Please use this identifier to cite or link to this item:
Title: Correcting for cross-over bias in randomized controlled clinical trials
Authors: Natukunda, Agnes
Advisors: SHKEDY, Ziv
Issue Date: 2012
Publisher: tUL Diepenbeek
Abstract: Ideally, therapeutic interventions are evaluated through randomized clinical trials. These trials are commonly analysed with an intent-to-treat (ITT) approach, whereby patients are analyzed in their assigned treatment group regardless of actual treatment received. If an interim analysis of such trials demonstrates compelling evidence of a difference in benefit, ethical considerations often dictate that the trial be unblinded and participants be provided access to the more efficacious agent. Because interim analysis may not address longer-term outcomes of interest, important clinical questions such as overall survival benefit'the ultimate test of efficacy to many'may remain unanswered. The ensuing crossover disturbs randomization and may lead to biased longer-term analysis, compromising the utility of clinical data. In this thesis, I discuss the biases associated with ITT analysis and, alternatively, censoring of follow-up data after selective crossover. Moreover, discussed also is how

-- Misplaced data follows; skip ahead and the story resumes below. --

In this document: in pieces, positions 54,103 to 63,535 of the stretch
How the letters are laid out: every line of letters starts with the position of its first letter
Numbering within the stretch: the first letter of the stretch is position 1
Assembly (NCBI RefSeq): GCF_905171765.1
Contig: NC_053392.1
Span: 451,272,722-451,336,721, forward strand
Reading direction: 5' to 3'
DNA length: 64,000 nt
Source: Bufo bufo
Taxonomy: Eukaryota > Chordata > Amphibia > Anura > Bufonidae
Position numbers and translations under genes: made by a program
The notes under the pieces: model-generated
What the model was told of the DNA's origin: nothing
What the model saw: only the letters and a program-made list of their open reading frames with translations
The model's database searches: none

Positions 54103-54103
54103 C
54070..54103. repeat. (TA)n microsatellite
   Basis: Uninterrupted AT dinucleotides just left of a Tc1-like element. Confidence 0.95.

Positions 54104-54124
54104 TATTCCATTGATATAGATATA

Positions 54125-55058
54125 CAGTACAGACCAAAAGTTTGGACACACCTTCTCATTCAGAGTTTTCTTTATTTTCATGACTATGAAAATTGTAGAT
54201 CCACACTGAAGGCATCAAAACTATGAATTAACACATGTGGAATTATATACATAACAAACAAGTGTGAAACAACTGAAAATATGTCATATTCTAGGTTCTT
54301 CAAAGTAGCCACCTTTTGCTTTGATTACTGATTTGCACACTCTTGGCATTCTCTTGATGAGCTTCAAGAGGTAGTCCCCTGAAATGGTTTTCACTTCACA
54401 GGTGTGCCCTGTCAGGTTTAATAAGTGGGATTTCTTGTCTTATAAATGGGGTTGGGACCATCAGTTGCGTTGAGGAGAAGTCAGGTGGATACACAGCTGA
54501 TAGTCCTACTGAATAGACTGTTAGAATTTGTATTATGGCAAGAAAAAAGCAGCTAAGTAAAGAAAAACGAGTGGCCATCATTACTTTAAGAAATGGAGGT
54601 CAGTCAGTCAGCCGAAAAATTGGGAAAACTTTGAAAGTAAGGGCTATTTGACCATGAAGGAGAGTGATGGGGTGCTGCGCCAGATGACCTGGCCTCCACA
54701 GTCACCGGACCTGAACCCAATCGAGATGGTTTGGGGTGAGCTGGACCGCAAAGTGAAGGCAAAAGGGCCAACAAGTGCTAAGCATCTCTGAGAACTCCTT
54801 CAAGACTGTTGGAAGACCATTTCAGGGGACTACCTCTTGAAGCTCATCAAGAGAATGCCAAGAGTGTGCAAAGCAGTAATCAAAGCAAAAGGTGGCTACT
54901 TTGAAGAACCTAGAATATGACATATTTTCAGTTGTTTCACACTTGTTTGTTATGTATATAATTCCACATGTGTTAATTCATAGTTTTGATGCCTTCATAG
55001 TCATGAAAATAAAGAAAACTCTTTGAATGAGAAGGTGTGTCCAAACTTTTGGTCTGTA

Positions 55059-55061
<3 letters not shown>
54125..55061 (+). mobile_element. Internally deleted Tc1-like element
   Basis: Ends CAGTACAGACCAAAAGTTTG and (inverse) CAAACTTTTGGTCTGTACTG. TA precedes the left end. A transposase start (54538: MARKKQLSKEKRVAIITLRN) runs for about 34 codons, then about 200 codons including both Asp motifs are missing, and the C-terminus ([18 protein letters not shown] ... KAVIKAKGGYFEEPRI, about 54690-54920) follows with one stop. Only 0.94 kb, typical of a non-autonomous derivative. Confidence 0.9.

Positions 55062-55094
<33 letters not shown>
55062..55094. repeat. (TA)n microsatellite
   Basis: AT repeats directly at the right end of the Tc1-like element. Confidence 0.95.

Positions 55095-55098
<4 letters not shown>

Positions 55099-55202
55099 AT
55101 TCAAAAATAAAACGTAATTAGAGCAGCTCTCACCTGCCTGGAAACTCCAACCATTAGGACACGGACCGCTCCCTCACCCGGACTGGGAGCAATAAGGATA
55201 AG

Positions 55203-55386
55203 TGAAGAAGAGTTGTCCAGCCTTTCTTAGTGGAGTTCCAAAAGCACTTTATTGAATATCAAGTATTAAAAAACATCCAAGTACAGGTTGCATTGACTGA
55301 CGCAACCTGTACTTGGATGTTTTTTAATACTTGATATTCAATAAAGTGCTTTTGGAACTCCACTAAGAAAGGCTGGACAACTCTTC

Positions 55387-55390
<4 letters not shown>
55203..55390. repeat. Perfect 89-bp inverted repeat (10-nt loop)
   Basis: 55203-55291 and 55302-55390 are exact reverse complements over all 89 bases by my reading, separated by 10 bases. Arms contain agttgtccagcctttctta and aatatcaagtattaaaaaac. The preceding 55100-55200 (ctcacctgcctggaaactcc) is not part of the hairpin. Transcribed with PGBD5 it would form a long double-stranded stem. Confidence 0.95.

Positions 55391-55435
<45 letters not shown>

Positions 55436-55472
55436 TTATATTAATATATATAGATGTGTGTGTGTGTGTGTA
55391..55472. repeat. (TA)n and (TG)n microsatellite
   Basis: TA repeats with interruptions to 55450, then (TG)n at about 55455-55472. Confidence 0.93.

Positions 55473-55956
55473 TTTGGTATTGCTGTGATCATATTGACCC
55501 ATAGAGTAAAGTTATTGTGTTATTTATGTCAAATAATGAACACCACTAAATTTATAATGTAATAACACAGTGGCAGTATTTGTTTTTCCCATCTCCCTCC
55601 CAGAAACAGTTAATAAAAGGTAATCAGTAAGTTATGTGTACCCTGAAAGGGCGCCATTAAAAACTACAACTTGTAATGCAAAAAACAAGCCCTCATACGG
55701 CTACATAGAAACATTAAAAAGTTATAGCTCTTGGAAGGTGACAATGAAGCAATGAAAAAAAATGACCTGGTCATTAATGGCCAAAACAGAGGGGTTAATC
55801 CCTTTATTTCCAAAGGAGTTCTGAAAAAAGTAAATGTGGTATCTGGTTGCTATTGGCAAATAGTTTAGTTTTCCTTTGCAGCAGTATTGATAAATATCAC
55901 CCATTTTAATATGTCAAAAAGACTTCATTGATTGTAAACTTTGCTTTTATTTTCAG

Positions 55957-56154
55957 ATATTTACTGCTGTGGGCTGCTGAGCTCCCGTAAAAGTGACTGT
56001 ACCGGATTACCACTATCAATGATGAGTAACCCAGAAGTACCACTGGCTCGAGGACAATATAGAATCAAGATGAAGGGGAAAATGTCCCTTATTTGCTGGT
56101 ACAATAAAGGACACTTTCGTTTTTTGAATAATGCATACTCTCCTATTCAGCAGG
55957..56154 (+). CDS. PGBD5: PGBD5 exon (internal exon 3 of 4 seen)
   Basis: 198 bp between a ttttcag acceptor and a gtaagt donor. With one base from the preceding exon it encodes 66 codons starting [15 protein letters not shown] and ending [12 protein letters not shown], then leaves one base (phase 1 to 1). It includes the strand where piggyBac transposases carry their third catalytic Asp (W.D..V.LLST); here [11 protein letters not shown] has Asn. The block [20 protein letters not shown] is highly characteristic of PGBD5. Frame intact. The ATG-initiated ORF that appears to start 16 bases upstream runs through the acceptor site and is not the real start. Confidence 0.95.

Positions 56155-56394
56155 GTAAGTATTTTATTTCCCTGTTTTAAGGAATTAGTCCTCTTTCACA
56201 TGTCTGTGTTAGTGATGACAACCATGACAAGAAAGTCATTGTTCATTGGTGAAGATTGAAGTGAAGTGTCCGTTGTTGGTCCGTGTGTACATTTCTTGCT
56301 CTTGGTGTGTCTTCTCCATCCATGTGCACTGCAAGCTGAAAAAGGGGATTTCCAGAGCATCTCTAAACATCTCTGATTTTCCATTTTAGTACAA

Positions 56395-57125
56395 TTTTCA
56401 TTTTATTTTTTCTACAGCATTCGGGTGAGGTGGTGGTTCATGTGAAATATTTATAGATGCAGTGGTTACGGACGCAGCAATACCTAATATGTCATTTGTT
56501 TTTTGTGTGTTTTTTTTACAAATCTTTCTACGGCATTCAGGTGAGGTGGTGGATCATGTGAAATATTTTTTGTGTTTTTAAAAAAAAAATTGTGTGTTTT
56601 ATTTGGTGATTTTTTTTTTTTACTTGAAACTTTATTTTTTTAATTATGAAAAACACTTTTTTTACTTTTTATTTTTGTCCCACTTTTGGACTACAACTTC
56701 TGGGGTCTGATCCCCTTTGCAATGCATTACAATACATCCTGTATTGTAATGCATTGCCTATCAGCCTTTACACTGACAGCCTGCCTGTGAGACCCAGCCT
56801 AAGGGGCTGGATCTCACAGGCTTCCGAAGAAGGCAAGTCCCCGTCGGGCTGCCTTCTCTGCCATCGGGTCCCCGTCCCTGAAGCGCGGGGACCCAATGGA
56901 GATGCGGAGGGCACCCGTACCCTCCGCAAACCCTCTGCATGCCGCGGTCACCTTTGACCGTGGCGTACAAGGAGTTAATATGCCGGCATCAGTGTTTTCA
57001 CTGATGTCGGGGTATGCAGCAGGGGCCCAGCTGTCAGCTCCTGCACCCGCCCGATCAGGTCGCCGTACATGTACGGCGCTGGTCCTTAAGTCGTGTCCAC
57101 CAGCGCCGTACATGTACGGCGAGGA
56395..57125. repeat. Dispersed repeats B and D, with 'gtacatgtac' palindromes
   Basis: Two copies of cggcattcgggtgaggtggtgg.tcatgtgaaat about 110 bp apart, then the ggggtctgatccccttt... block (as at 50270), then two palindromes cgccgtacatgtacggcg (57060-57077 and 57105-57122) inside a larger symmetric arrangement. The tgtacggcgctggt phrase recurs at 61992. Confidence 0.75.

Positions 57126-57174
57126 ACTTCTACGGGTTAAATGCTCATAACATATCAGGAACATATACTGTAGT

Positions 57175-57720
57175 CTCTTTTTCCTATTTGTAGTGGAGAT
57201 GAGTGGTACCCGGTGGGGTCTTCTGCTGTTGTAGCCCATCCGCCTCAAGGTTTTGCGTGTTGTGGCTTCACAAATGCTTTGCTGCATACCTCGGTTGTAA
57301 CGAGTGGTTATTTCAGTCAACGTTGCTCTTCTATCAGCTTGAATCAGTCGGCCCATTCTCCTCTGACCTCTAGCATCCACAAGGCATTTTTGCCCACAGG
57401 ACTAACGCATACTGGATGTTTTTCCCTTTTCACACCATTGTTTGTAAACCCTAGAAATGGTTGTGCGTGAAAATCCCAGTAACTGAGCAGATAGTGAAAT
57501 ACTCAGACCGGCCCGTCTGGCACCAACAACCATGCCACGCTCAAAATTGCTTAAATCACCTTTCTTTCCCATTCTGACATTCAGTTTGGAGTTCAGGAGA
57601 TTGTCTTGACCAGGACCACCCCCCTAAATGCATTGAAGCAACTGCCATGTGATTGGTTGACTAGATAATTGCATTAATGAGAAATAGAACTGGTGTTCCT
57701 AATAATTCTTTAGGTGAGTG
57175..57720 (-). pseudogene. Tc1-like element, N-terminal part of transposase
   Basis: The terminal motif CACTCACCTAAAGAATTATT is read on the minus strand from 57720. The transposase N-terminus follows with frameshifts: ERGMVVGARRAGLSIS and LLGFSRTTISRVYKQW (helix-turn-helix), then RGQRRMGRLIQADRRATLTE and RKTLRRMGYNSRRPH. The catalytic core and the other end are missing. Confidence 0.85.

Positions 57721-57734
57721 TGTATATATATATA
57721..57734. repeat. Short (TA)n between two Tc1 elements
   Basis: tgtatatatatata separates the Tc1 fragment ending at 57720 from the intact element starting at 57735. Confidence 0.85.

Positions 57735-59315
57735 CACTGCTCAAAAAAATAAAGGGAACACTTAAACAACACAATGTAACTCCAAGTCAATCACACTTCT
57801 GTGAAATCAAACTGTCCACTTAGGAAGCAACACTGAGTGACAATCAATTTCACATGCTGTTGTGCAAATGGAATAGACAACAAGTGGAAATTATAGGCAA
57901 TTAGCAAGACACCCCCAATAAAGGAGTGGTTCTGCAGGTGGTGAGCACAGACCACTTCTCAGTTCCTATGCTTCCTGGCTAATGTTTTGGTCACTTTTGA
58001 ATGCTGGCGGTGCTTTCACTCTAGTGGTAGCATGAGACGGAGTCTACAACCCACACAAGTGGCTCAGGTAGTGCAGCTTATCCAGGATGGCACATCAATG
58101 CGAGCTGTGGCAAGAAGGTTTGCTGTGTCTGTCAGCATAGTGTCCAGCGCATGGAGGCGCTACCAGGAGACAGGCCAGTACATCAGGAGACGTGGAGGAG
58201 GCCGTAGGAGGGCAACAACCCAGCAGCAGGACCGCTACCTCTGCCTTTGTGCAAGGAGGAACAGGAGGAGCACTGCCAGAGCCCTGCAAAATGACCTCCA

Notes: Master of Statistics-Biostatistics
Document URI:
Category: T2
Type: Theses and Dissertations
Appears in Collections:Master theses

Files in This Item:
File Description SizeFormat 
10300072011009.pdf1.81 MBAdobe PDFView/Open
Show full item record

Page view(s)

checked on May 20, 2022


checked on May 20, 2022

Google ScholarTM


Items in DSpace are protected by copyright, with all rights reserved, unless otherwise indicated.